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Drudge Retort: The Other Side of the News
Friday, September 25, 2020

"Everyone had a fear there would be explosive outbreaks of transmission in the schools," Michael Osterholm, director of the Center for Infectious Disease Research and Policy at the University of Minnesota, told The Washington Post. "In colleges, there have been. We have to say that, to date, we have not seen those in the younger kids, and that is a really important observation." Researchers at Brown University found extremely low levels of virus transmission over a two-week period in schools that reopened. In many places, the rate of infection in schools was lower than in the rest of the community.

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It's still very early, of course, and opening schools could eventually correlate with significant virus spread. But right now, the idea that it's impossible to reopen schools safely until some undetermined, far off point in the future"perhaps when a vaccine is available"is not holding up. College campuses, on the other hand, have seen some fairly significant outbreaks. This makes sense: College students live and socialize with each other to a greater degree than young kids do, and many administrators were either naive or indifferent to the fact that compliance with extreme social distancing demands were bound to be ignored.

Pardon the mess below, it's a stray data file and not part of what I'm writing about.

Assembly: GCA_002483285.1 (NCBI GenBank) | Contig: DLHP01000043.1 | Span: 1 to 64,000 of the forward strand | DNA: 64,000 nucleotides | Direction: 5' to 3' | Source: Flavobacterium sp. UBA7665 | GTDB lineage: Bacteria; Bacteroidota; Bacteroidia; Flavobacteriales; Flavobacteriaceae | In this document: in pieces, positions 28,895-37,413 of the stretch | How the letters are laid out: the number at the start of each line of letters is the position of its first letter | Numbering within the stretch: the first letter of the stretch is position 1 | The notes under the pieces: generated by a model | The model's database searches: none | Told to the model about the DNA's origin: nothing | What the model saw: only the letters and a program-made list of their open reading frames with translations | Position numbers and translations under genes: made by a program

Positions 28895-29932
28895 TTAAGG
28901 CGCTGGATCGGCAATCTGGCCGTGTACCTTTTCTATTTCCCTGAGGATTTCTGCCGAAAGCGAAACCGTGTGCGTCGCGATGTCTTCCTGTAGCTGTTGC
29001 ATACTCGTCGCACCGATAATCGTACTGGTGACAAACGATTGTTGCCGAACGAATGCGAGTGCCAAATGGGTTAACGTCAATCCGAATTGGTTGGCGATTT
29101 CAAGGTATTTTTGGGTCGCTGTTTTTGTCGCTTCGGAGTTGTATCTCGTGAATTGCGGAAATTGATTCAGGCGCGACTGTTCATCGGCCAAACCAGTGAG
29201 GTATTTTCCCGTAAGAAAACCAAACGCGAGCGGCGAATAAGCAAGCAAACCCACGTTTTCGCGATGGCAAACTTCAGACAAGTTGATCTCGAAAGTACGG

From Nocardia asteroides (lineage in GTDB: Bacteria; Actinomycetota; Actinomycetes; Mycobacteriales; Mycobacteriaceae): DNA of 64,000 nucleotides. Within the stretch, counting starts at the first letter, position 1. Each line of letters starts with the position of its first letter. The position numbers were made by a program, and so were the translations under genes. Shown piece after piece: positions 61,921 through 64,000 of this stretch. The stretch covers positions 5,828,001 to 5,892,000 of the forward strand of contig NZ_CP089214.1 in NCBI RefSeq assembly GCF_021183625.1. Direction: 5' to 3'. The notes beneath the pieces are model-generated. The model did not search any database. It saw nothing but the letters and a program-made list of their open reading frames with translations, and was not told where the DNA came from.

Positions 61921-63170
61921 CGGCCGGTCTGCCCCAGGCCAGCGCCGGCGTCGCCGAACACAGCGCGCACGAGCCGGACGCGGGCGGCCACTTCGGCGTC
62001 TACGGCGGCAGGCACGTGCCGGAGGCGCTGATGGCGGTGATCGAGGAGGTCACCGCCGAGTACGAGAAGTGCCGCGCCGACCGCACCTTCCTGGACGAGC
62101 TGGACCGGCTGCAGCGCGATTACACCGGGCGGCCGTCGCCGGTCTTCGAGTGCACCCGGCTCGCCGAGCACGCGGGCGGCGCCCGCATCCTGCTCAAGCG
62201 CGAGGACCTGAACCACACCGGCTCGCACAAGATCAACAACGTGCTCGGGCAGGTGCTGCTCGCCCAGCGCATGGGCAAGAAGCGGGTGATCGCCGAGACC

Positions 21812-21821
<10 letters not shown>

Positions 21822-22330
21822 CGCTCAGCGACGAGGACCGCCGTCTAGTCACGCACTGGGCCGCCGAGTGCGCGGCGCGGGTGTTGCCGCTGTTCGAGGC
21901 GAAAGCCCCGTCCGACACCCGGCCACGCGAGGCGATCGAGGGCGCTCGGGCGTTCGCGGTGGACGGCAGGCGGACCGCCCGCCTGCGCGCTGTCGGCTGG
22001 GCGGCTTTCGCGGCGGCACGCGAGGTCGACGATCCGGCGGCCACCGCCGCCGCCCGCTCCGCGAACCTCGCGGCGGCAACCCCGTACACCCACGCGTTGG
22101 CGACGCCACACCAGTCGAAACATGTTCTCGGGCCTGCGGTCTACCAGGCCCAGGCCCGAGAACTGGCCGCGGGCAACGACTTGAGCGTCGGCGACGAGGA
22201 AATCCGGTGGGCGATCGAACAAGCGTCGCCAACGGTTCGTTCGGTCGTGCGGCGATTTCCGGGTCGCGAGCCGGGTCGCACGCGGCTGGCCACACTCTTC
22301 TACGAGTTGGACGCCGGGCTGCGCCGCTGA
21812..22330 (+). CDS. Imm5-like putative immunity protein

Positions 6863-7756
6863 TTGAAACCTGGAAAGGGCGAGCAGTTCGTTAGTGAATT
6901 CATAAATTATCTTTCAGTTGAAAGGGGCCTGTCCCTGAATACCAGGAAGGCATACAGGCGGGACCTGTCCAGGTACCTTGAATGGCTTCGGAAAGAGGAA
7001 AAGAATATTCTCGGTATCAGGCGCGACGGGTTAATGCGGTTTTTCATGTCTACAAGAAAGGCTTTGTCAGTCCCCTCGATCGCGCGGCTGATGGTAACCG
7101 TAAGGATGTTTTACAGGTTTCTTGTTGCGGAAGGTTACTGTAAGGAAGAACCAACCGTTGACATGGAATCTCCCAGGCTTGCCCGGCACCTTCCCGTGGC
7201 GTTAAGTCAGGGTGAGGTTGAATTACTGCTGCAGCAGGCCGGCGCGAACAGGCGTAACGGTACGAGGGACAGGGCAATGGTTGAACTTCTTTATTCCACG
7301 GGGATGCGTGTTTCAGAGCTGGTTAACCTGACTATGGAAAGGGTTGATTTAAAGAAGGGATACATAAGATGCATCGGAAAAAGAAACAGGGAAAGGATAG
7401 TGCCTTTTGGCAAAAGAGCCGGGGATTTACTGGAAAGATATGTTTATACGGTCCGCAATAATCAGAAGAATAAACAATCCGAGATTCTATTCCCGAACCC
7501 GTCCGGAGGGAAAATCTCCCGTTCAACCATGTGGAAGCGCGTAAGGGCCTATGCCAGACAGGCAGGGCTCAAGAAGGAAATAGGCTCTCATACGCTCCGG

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No surge? You sure? www.axios.com

#1 | Posted by qcp at 2020-09-25 09:55 AM | Reply

Might want to read the article first.

#2 | Posted by sitzkrieg at 2020-09-25 09:58 AM | Reply

It'd be more convincing if they were testing kids regularly or statistically. Right now we know kids are mostly asymptomatic and don't get tested. That means only the secondary infections would be caught (symptomatic ones). Plus we don't do contact tracing in general. Some states, do, however. More on that later.

This article seems to be more of a hope/faith based statement of kids and schools looking for anything that might back up the premise.

We know it can be a HUGE issue:

"Israel had a disastrous experience re-opening schools. The country reopened its schools on May 17 but didn't enforce social distancing. When a heatwave hit, mask wearing was relaxed, air-conditioning was turned on and windows were closed. Cases exploded at one Jerusalem high school - possibly the world's worst school outbreak. From schools, the virus rippled to students' homes. Hundreds of schools were eventually forced to close."

hechingerreport.org (solid reporting, no speculation, no pushing an agenda)